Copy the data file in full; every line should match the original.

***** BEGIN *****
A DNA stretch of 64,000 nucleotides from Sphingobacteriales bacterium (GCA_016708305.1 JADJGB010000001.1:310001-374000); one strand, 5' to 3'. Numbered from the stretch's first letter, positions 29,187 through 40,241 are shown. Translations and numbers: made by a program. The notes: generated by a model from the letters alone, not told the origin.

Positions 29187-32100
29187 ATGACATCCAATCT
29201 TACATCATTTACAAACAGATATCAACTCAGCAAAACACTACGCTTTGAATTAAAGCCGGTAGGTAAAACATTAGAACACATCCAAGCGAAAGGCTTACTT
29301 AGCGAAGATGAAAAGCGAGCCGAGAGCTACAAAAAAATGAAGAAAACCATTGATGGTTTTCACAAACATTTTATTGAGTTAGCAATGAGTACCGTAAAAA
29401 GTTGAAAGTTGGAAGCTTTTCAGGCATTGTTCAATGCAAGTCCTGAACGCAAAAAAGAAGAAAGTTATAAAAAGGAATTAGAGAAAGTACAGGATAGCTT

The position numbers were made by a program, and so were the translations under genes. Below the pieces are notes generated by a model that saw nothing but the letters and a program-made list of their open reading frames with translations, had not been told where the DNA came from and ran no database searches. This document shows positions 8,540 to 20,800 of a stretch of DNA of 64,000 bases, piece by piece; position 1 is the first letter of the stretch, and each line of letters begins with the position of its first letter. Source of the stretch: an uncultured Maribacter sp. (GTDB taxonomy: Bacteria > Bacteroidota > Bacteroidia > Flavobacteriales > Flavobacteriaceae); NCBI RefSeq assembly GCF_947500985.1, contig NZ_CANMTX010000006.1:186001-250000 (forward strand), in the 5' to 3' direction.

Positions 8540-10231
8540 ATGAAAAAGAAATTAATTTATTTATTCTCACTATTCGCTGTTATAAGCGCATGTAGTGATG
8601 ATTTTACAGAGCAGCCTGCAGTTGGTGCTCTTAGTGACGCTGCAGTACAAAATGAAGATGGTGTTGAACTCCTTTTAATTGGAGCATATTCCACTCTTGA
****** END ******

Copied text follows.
A DNA stretch of 64,000 nucleotides from Sphingobacteriales bacterium (GCA_016708305.1 JADJGB010000001.1:310001-374000); one strand, 5' to 3'. Numbered from the stretch's first letter, positions 29,187 through 40,241 are shown. Translations and numbers: made by a program. The notes: generated by a model from the letters alone, not told the origin.

Positions 29187-32100
29187 ATGACATCCAATCT
29201 TACATCATTTACAAACAGATATCAACTCAGCAAAACACTACGCTTTGAATTAAAGCCGGTAGGTAAAACATTAGAACACATCCAAGCGAAAGGCTTACTT
29301 AGCGAAGATGAAAAGCGAGCCGAGAGCTACAAAAAAATGAAGAAAACCATTGATGGTTTTCACAAACATTTTATTGAGTTAGCAATGAGTACCGTAAAAA
29401 GTTGAAAGTTGGAAGCTTTTCAGGCATTGTTCAATGCAAGTCCTGAACGCAAAAAAGAAGAAAGTTATAAAAAGGAATTAGAGAAAGTACAGGATAGCTT

The position numbers were made by a program, and so were the translations under genes. Below the pieces are notes generated by a model that saw nothing but the letters and a program-made list of their open reading frames with translations, had not been told where the DNA came from and ran no database searches. This document shows positions 8,540 to 20,800 of a stretch of DNA of 64,000 bases, piece by piece; position 1 is the first letter of the stretch, and each line of letters begins with the position of its first letter. Source of the stretch: an uncultured Maribacter sp. (GTDB taxonomy: Bacteria > Bacteroidota > Bacteroidia > Flavobacteriales > Flavobacteriaceae); NCBI RefSeq assembly GCF_947500985.1, contig NZ_CANMTX010000006.1:186001-250000 (forward strand), in the 5' to 3' direction.

Positions 8540-10231
8540 ATGAAAAAGAAATTAATTTATTTATTCTCACTATTCGCTGTTATAAGCGCATGTAGTGATG
8601 ATTTTACAGAGCAGCCTGCAGTTGGTGCTCTTAGTGACGCTGCAGTACAAAATGAAGATGGTGTTGAACTCCTTTTAATTGGAGCATATTCCACTCTTGA